noise, fully differential amplifier, ADA4940-1, drives the differential inputs of the AD7982, 18- bit, 1 MSPS PulSAR ADC, while the ADR435, low noise, precision 5 V reference is used to supply the 5 V needed for the ADC. This signal chain eases analogue signal conditioning by eliminating the need for an extra driver stage and reference buffer, which results in board space and cost savings. A single-pole, 2.7 MHz, RC (22 Ω, 2.7 nF) low-pass filter is placed between the ADC driver output and the ADC inputs to help limit the noise at the ADC inputs and reduce the effect of kickbacks coming from the capacitive DAC input of a successive approximation register (SAR) ADC. When used as an ADC driver, the ADA4940-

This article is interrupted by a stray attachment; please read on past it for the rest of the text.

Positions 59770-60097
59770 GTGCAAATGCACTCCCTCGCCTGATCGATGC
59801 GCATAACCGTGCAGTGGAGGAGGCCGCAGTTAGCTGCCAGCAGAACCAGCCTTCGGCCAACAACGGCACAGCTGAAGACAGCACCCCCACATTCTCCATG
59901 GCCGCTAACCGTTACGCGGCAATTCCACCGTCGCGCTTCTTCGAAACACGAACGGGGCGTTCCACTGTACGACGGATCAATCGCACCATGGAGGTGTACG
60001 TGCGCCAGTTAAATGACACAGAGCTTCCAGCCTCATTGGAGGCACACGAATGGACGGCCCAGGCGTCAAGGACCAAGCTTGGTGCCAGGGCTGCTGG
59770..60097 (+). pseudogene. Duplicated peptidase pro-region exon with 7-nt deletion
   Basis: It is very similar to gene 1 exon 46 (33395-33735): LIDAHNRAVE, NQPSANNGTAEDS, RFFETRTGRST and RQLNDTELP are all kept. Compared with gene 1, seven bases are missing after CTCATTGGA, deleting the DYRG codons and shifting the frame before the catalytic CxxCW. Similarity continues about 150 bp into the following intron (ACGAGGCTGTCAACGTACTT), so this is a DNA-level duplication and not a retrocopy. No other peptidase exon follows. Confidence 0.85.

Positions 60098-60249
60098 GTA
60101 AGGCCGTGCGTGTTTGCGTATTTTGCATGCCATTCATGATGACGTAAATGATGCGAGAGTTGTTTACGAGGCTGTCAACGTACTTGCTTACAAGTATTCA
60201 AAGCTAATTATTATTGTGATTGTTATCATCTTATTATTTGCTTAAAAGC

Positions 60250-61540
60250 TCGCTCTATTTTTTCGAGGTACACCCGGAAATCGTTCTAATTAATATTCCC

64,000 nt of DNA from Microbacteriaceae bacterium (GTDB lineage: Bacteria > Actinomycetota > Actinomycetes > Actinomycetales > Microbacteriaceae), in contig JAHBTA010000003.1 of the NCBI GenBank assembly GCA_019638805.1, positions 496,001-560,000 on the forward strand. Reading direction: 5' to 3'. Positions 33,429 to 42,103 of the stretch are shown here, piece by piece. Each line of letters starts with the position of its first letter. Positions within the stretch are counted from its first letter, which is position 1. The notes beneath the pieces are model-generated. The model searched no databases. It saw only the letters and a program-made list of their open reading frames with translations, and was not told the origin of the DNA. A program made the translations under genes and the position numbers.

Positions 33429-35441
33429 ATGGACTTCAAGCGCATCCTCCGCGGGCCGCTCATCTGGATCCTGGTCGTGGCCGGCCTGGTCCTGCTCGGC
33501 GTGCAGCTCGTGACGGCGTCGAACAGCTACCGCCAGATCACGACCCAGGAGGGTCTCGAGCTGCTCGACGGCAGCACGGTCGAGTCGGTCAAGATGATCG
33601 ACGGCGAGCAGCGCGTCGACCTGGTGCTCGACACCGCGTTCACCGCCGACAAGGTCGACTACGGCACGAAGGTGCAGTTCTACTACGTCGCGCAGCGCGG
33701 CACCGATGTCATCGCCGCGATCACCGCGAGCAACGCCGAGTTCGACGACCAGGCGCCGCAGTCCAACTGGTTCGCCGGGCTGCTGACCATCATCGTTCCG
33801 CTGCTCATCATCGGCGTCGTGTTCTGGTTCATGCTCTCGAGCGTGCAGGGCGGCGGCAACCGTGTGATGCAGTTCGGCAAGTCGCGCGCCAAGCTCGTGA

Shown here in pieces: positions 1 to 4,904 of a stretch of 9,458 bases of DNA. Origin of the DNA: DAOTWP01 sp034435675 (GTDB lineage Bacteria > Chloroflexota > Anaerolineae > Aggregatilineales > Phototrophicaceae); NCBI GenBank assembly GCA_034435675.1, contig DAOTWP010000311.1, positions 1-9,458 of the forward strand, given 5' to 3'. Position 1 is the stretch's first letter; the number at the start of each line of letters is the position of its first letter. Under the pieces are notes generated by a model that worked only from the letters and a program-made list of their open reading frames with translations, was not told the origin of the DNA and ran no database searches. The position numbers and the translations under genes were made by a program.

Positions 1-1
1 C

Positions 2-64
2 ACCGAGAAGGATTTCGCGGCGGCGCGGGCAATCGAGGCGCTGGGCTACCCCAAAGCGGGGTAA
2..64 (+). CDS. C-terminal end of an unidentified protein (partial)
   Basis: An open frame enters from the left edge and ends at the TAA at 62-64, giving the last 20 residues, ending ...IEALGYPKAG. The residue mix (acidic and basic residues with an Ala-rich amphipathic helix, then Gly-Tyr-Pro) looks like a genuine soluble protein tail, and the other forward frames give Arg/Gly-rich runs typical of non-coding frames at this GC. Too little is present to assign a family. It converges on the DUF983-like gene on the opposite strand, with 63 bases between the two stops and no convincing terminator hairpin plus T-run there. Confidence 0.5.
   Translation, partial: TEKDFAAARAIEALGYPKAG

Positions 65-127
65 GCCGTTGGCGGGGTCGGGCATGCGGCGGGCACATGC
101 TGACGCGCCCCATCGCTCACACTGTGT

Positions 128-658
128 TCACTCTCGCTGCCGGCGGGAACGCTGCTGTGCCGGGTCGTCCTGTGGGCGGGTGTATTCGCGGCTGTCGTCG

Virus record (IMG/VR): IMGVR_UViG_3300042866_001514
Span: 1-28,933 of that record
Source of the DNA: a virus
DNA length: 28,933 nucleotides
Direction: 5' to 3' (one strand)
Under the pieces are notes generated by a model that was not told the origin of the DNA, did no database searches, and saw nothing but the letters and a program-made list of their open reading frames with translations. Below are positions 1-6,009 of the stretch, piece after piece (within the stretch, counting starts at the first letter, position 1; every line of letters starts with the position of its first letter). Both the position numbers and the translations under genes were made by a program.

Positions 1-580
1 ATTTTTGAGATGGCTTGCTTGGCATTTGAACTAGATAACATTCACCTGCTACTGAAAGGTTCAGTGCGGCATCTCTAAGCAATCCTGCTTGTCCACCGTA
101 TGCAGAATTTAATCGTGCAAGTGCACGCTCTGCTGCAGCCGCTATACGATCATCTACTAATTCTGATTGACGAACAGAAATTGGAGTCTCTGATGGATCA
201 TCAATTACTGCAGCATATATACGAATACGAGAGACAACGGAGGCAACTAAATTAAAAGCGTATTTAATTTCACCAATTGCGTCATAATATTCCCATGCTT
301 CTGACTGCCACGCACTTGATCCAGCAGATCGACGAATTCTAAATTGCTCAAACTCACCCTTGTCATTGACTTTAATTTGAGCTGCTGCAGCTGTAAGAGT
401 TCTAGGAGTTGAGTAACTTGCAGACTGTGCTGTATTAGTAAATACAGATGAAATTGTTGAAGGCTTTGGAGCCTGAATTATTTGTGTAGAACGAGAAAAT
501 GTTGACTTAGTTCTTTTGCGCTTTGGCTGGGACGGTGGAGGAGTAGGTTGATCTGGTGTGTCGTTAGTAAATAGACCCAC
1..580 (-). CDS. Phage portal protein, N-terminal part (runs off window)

1 allows the user to do the necessary signal conditioning, including level shifting and attenuating or amplifying the signal for more dynamic range using four resistors. This eliminates the need for an extra driver stage. The ratio of feedback resistors (R2 = R4) to gain resistors (R1 = R3) sets the gain, where R1 = R2 = R3 = R4 = 1 kΩ. For a balanced differential input signal, the

effective input impedance would be 2× the gain resistor (R1 or R3) = 2 kΩ, and for an unbalanced (single-ended) input signal, the effective impedance would be approximately 1.33 kΩ using the equation

A termination resistor in parallel with the input can be used if required. The ADA4940-1 internal common-mode